5. Express Love and Concern: Make it clear that your intention comes from a place of love and concern. The goal is not to attack or criticize them, but to show that you care about their well-being.
      6. Listen: Allow them to share their feelings and thoughts without interruption. This is not just about you expressing your concerns but also about understanding their perspective.
      7. Avoid Arguing: The person may react defensively or deny the problem. While this can be frustrating, try to avoid arguments. Keep your focus on expressing your concern and encouraging them to get help.
      8. Suggest Professional Help: Let them know there are professional resources available for addiction, such as therapists, counselors, and rehabilitation centers. Encourage them to seek professional help, emphasizing that there is no shame in doing so.
      9. Consult a Professional: If you're unsure about how to approach the situation or if previous attempts have been unsuccessful, consider consulting a professional interventionist.

      How to help an addict that refuses it?

      Helping a loved one who is struggling with addiction but refuses assistance can be a challenging and delicate situation. However, there are several approaches you can take:

      • Communication: Have an open, honest, and compassionate conversation about your concerns. Choose a time when they're sober and not in crisis. Avoid judgmental or confrontational language, instead focusing on expressing your feelings and concerns.
      • Educate Yourself: Understanding addiction as a disease can help you approach the situation with empathy. Learn about the science of addiction and the resources available for treatment.
      • Professional Intervention: An intervention is a structured conversation between the person with addiction and their loved ones, often facilitated by a professional interventionist. The goal is to help the person see the negative impact of their addiction on themselves and others and to encourage them to seek treatment.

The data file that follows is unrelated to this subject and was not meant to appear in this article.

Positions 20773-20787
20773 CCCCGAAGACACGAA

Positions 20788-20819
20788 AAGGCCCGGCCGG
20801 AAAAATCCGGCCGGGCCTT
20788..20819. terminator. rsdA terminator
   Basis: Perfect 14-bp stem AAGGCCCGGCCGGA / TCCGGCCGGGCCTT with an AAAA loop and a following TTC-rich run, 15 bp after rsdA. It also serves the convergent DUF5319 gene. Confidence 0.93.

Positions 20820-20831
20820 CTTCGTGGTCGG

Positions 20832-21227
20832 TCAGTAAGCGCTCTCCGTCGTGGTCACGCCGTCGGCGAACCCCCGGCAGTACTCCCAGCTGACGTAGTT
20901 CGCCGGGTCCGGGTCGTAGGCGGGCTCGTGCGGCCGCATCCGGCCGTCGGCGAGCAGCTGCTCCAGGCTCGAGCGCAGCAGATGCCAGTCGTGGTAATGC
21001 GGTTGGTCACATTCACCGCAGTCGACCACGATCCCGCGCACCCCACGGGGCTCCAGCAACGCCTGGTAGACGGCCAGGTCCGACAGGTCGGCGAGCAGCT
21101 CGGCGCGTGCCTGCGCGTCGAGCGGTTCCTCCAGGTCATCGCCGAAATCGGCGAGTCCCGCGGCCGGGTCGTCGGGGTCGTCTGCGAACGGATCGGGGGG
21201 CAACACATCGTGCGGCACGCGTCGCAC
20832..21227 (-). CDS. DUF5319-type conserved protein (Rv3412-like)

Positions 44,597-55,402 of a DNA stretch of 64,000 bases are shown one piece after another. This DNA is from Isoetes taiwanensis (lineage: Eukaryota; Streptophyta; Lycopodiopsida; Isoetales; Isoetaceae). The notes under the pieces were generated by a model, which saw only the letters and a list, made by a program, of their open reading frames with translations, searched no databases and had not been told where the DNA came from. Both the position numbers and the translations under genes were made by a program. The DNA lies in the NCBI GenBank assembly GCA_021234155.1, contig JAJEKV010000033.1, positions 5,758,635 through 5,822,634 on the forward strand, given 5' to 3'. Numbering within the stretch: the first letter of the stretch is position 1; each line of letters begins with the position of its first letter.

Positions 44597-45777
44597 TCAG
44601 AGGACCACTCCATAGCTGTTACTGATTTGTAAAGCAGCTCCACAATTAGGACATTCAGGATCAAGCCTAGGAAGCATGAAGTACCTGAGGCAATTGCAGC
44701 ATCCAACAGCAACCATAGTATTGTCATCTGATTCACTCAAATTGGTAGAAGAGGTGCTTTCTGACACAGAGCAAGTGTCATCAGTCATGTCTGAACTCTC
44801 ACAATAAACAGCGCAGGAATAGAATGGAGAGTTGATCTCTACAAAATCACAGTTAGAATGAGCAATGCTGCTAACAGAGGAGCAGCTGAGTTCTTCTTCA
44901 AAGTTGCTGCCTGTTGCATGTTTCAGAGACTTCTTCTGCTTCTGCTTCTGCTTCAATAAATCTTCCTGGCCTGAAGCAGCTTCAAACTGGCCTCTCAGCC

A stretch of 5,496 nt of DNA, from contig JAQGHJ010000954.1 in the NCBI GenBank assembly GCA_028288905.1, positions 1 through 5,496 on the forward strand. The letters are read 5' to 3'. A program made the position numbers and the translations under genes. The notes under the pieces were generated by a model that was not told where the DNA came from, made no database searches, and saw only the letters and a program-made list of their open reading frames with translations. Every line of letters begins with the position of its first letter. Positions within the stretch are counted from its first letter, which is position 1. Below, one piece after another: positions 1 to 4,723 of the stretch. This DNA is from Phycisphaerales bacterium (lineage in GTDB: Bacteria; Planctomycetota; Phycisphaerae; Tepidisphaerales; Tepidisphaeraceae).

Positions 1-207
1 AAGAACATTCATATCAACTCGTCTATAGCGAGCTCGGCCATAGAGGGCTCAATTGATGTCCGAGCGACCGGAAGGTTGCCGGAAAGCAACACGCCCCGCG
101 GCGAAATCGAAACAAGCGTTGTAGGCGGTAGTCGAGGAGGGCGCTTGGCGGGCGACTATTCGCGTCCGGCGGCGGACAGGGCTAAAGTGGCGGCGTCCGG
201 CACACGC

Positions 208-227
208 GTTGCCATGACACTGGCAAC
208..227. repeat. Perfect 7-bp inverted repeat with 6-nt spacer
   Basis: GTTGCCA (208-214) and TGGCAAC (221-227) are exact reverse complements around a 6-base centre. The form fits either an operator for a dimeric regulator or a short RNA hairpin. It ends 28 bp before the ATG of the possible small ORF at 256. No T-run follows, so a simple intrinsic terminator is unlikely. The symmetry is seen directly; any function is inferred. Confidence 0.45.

• Support Groups: Consider joining a support group for families and friends of individuals dealing with substance use disorders, such as Al-Anon or Nar-Anon. These groups can provide understanding, advice, and encouragement.
      • Setting Boundaries: It's crucial to establish boundaries to protect your own mental and physical wellbeing. Make it clear what behaviors you will not tolerate and follow through on consequences if those boundaries are crossed.
      • Encouragement: Continually encourage your loved one to seek professional help. Provide them with information about local resources, rehab facilities, or counseling services.
      • Self-Care: Don't forget to take care of your own mental and physical health. Seek professional help for yourself if necessary, and remember that it's okay to step back when you need to.

      Can family members visit me if I go into a drug rehab program?

      Yes, in many cases, family members can visit you if you go into a drug rehab program, but the specific policies regarding visitation can vary greatly from one facility to another. Here are some general points to consider:

      • Initial Period of Adjustment: Many rehab programs have a period of adjustment when you first enter treatment during which visitors may not be allowed. This period allows you to focus on your recovery without external distractions.
      • Scheduled Visitation Times: Most inpatient rehab centers have specific visitation hours or designated visitation days. It's essential to check with the specific facility to understand their policies.
      • Family Therapy Sessions: Many rehab programs include family therapy as part of the treatment process. These sessions can be an opportunity for family members to engage in the recovery process and understand more about addiction and how to support their loved one in recovery.
      • Rules and Regulations: Rehab facilities usually have rules and regulations for visitors to ensure the safety and well-being of all patients. For example, visitors may be asked not to bring certain items into the facility, like substances that could be misused or trigger cravings.
      • COVID-19 Considerations: Due to the ongoing COVID-19 pandemic, some facilities may have restricted visitation policies to protect the health of their patients and staff. Be sure to inquire about any such restrictions.

      Please note that the information provided here is general, and it's important to consult with the specific rehab facility you or your loved one are considering for accurate and up-to-date information about their visitation policies.

      National Non Profit Helpline - 1-877-882-9275
      Our National Non Profit Helpline is a 24/7, 365-day-a-year treatment referral and information service for individuals and families faced with mental and/or substance use disorders.

      All calls are strictly confidential

      Our service provides referrals to licensed treatment facilities, support groups, and community-based organizations. You don't have to struggle alone with addiction. Help is just a phone call away. Call 1-877-882-9275 now to get the help you need and deserve.